Everyone knows that work is a huge part of our lives, but sometimes there is an event in our personal lives that overshadows all aspects of our professional lives. Usually you need time off to deal with a medical condition, your own or that of or a family member. Sometimes it can be a non-medical family event, such as the adoption of a child, or moving elderly parents into an assisted living facility, that requires personal time away from work. That’s when the the Family and Medical Leave Act (FMLA) is so valuable, but, there are several things you should – or must – take into consideration.
The FMLA allows a qualified employee to take up to 12 weeks of unpaid leave. But first, you must be working for a qualified employer, one who has at least 50 employees within a 75 miles radius of where you work. (They don’t all have to work at your location, so long as there are at least 50 employees working at all locations within 75 miles.) Next, you must be qualified – you must have worked at the company for at least a year, and you must have worked at least 1,250 hours within the 12 months preceding the leave of absence.(That is not a full-time standard. Part-time averaging at least 24 to 25 hours a week will do.) If all three of these requirements are met, you may qualify for FMLA leave.
But you must follow the rules. If the leave is medically related, as most are, the healthcare professional must complete an FMLA medical certification for your employer. Obviously, if you need leave for yourself, your doctor must state why you need leave, when and how long. If you need leave to care for a sick family member the doctor’s certification must state why you need time to care for the family member, when and how long. If you need FMLA leave for other than a medical reason you must still give your employer appropriate documentation.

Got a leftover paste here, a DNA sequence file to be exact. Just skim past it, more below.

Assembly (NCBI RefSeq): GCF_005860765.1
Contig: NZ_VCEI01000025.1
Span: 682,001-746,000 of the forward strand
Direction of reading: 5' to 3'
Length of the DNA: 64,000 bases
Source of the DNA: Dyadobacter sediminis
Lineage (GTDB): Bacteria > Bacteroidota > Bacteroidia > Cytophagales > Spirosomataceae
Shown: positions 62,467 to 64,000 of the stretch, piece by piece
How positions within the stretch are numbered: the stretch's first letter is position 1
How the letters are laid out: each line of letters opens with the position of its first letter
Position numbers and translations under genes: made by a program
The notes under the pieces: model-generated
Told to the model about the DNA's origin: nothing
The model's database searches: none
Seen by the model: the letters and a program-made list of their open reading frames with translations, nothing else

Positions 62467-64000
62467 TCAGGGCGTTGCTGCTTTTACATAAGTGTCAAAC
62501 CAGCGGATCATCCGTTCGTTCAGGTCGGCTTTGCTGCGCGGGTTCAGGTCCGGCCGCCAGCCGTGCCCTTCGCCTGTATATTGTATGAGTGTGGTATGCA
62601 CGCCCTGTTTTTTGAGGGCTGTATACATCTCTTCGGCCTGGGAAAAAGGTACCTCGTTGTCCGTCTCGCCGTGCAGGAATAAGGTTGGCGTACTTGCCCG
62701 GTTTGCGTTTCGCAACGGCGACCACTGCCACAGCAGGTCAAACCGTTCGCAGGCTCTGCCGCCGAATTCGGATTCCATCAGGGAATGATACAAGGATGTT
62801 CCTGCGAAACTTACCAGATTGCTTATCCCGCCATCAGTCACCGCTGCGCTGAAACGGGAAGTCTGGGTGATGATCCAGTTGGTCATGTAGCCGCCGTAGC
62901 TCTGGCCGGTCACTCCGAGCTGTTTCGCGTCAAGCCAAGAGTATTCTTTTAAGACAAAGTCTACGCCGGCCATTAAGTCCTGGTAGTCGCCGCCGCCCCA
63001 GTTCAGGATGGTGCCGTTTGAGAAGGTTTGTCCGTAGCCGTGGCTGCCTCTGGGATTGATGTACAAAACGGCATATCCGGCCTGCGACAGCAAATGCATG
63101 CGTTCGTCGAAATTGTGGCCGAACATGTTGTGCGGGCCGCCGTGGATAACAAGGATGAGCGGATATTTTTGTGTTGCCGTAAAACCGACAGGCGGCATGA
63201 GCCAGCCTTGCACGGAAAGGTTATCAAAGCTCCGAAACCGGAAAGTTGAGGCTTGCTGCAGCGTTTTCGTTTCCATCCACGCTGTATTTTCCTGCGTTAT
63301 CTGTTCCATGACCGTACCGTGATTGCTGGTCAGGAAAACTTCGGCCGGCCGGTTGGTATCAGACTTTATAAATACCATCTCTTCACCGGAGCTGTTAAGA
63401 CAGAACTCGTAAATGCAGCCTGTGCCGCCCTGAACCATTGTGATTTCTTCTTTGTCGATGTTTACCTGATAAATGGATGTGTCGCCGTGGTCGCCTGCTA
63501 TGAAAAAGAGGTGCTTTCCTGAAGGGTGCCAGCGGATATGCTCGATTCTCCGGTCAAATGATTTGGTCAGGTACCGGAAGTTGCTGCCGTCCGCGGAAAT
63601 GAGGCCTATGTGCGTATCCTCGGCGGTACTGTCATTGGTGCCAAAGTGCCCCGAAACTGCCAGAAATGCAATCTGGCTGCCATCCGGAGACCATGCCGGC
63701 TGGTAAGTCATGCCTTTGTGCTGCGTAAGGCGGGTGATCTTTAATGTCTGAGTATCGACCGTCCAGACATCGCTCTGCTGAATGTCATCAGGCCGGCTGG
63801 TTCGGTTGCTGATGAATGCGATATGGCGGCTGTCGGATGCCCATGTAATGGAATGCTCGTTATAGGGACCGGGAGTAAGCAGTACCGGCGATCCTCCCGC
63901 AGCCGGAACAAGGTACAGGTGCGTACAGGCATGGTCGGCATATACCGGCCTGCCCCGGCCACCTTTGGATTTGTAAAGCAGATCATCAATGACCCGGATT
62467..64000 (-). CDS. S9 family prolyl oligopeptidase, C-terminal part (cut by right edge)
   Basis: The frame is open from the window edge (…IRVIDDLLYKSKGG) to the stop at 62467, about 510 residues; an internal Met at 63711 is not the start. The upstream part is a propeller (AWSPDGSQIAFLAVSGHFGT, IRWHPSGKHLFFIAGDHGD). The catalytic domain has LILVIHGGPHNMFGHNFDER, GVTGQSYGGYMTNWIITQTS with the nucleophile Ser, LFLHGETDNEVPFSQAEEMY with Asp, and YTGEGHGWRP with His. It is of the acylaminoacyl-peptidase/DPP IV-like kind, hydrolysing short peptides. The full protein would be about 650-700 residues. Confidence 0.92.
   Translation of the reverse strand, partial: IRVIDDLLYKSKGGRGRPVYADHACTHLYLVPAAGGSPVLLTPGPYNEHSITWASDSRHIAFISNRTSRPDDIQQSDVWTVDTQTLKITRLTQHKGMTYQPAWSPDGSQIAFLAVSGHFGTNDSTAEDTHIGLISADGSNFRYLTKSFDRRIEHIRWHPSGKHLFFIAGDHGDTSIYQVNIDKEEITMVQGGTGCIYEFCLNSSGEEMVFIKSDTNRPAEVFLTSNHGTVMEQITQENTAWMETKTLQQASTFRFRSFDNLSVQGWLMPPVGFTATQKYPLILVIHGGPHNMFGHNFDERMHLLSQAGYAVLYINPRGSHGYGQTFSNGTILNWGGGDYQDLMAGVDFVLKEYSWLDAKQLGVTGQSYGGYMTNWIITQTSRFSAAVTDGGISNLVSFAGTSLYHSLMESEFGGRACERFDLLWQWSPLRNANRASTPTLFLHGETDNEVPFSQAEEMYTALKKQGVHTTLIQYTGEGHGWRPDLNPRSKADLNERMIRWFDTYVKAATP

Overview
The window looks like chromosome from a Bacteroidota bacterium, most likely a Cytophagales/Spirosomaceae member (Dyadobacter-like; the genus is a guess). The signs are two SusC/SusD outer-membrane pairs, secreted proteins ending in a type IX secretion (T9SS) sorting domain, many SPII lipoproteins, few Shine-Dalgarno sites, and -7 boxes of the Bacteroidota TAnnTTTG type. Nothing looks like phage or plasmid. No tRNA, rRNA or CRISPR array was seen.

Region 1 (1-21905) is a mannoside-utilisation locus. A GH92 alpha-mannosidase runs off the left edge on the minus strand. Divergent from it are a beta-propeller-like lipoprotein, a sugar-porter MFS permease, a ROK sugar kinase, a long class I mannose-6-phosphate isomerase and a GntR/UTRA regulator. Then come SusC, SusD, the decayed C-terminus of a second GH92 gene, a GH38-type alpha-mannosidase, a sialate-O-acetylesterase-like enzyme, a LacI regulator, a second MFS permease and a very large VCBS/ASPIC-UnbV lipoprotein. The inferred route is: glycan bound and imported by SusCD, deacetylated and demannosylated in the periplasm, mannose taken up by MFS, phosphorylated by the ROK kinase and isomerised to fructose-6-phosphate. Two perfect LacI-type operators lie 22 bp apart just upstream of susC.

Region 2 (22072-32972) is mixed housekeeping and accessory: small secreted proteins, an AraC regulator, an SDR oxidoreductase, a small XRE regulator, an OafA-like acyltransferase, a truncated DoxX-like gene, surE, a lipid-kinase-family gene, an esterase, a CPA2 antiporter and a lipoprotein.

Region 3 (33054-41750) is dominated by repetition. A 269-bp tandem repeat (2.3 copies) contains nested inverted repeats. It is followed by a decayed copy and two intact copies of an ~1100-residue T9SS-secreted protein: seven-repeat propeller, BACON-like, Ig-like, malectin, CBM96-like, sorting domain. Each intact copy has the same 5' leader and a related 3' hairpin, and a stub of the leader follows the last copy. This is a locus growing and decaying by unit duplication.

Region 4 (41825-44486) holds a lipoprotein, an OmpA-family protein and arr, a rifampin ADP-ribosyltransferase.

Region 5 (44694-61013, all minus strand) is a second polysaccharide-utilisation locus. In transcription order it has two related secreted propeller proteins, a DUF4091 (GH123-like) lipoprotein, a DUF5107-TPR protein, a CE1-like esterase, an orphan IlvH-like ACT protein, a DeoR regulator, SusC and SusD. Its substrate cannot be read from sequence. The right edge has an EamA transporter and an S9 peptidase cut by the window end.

In many cases you will need a to take 12 weeks of FMLA leave at once, e.g., three weeks in a hospital followed by nine weeks of residential rehabilitation and home care. But other times, you will need leave in smaller chunks over a longer period of time. Suppose you have to spend four hours twice a week taking your elderly father to his doctor and are able to return to work for the remaining four hours in the day. In this case the time off, the eight hours per week, will be charged to your FMLA leave, but only that eight hours. If you are spreading this eight hours a week over the entire year, or several years, you will never run out of FMLA leave (assuming this is the only FMLA leave you take in a year).
This raises an additional question: The FMLA says you get 12 weeks leave, but how many hours is that? It is not an automatic 480 hours (40 hours a week x 12 weeks). Rather, it is 12 times the number of hours you typically work in a week. If you work 30 hours you will get 360 hours (30 hours x 12 weeks) but if you work 50 hours you will get 600 hours. (50 hours x 12 weeks). [Not only can an employee take a week or two off at a time, but they can also opt to change their employment status from full-time to part-time, ultimately reducing their total hours per day or week, but still working and earning an income.
There are three things you should do to ensure your intermittent leave is accepted, Check the requirements before even putting in for FMLA leave. If you’re not sure whether your employer has 50 employees or if you have worked 1250 hours within the past 12 months, just ask.
- Track your leave and send schedules to your employer at least two (2) weeks in advance of your leave.
- Do not abuse your FMLA leave. It is important to understand that although you are on a leave of absence, you should take all necessary precautions prior to leaving the office. Inform everyone of your leave, and make alternate communication options.
Things can come up in life that can put everything on hold. Whether it’s your health or a family member’s, it is important to realize that there is nothing more important than your family’s wellness. Take the proper precautions and double check the FMLA requirements before asking your employer for time off, and if you ever have any questions or would like legal advice, please, contact us at Maduff Law to get everything squared away.